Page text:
A tank of anhidrous ammonia (24) is attached to the engine (10) has a pressure gauge (25) and an ammonia safety release valve (26) attached to the ammonia tank (24). The safety release valve is a spring loaded valve which will open momentarily when the pressure exceeds a predetermined pressure, such as 250 psi. Ammonia is stored in the ammonia storage tank (24) in a liquid state, but is fed in a gaseous or liquid state out a line (27) and in a gaseous state into an ammonia dissociator (28) having an enlarged cylinder (30) having a spaced inner cylindrical chamber (31) mounted therein so that exhaust gas coming out of the header (32) passes through the enlarged cylinder (30) into the tailpipe (23), around the inner cylinder (31). The inner chamber (31) is filled with one or more catalysts from a group including iron, nickel, osmium, zinc and uranium. Typically, the catalyst might be iron and nickel, which may be in the form of steel wool, or the like, so that the gas entering the chamber (31) passes therethrough while being heated by the considerable heat of the engine exhaust, so as to utilize the waste exhaust heat for dissociation. In the presence of the catalyst, the dissociation of ammonia begins as low as 300° C. and is nearly complete at 500°-600° C. The ammonia gas enters the dissociator (28) at the input (33) at one end of the chamber (31) while passing through the catalyst. The catalyst baffles the gas and assists in the rapid heating of the gas passing therethrough. The gas in line (34) is substantially dissociated ammonia, 3 parts hydrogen and 1 part nitrogen, but would retain at least traces of ammonia with the disassociated gas. The dissociation of ammonia appears to be analogous to the reverse of the Haber process, which uses high pressure so that it is believed that the negative pressure generated by the intake manifold vacuum enhances the dissociation of the ammonia. Engine (10) has an ignition system including a distributor (19) which is a solenoid (29) connected thereto to advance the spark whenever the solenoid (29) is actuated and to return the spark to normal when the solenoid (29) is switched off. The same switch may initially turn on the ammonia and advance the spark and the switch can be thermostatically activated as shown in connection with FIGS. 4 and 5.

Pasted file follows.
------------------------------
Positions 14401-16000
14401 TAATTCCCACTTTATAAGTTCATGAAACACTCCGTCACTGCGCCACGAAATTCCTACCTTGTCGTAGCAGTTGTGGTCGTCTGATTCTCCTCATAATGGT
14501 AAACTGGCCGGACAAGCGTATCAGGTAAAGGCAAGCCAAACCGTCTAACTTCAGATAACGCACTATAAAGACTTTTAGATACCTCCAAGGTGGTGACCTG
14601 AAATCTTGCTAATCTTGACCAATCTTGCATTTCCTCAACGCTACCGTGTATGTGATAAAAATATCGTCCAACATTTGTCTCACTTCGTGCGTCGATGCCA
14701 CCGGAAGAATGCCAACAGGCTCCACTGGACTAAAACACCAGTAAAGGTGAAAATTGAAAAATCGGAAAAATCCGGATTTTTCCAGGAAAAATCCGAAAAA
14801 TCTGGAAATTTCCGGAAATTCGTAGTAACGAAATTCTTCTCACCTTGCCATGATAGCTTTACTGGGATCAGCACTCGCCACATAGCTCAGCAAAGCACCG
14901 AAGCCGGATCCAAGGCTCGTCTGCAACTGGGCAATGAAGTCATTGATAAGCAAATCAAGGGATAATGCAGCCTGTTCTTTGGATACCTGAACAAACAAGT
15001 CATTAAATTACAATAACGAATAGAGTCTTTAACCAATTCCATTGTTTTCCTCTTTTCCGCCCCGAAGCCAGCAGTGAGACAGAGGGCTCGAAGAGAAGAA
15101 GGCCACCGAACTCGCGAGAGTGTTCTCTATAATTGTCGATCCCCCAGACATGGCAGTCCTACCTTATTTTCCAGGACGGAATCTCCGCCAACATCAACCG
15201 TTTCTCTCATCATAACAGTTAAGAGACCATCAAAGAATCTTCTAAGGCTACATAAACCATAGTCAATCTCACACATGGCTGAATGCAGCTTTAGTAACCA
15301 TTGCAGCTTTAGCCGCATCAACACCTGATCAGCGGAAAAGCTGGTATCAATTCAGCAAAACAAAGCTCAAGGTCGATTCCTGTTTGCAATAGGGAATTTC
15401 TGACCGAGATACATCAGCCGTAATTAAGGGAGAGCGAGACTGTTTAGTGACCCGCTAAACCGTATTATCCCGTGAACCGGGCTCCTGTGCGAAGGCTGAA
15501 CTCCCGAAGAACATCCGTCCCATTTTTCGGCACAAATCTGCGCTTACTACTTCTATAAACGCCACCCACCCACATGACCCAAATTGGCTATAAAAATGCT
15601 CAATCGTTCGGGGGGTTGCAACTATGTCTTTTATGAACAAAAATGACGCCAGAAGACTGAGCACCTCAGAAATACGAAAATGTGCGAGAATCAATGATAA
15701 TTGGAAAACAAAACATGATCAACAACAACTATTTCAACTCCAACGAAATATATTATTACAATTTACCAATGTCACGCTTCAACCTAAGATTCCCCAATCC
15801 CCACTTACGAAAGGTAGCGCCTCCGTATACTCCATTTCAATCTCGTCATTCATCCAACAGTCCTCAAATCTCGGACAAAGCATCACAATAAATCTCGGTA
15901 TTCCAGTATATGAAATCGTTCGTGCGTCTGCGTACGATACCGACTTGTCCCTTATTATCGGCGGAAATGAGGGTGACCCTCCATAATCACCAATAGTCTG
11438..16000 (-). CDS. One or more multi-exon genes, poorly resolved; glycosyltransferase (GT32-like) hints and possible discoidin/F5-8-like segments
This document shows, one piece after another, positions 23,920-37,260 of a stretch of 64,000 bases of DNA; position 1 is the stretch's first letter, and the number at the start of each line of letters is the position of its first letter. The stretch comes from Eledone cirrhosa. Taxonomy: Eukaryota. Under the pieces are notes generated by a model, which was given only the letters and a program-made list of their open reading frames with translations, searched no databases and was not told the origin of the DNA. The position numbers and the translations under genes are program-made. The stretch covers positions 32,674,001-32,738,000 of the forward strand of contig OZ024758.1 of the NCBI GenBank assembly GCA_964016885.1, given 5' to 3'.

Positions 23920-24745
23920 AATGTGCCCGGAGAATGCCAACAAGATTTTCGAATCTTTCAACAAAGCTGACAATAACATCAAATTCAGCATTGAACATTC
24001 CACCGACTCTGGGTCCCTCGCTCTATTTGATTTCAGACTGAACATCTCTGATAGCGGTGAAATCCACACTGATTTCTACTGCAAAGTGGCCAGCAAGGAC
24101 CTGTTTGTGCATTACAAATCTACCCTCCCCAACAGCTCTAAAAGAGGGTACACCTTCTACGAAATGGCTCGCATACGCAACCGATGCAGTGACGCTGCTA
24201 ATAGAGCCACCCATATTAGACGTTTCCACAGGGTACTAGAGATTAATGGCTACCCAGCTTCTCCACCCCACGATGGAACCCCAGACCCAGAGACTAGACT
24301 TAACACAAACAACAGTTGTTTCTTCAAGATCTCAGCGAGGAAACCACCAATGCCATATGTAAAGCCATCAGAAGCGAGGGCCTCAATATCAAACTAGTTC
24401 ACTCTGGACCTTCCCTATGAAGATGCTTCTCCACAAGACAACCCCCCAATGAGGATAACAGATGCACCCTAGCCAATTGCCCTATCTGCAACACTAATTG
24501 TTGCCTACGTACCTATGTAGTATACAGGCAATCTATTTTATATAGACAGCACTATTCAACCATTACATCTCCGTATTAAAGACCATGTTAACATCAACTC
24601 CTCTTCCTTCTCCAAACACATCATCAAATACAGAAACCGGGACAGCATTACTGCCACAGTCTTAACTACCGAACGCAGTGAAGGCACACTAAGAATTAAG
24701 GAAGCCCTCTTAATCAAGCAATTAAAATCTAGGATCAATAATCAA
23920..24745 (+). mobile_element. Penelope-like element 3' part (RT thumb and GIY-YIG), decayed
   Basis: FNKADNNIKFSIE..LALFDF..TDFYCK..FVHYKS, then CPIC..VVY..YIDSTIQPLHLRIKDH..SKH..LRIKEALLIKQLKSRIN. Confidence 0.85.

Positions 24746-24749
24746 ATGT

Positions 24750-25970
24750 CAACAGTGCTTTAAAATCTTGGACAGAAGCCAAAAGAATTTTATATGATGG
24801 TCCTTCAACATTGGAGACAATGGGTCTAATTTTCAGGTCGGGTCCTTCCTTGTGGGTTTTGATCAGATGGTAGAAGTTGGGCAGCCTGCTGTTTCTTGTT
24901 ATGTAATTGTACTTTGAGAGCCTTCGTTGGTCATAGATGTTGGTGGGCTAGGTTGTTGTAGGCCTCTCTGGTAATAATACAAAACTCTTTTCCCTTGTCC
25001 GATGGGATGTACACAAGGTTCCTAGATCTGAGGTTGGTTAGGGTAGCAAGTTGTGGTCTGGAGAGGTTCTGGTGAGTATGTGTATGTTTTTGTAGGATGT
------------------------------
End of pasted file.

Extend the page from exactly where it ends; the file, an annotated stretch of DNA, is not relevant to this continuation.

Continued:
The gases in line (34) are fed to valve (35), the operation which is shown more clearly in FIG. 2. The valve (35) has an air input line (36) and is actuated from a linkage (37) connected to the throttle linkage (21) which is operated by the accelerator pedal (22). The gas from line (34) and the air from the air input line (36) are fed through a line (38) and through individual lines (40) into individual inputs to the intake manifold (12) so as to distribute the air mixed with the dissociated ammonia and any ammonia evenly into each cylinder. The air is fed through line (36) in a controlled ratio and is an easy method of leaning down the normal air to hydrocarbon fuel mixture of the carburetor (11). That is, the more air fed into line (36) and into the intake manifold, the leaner the intake mixture.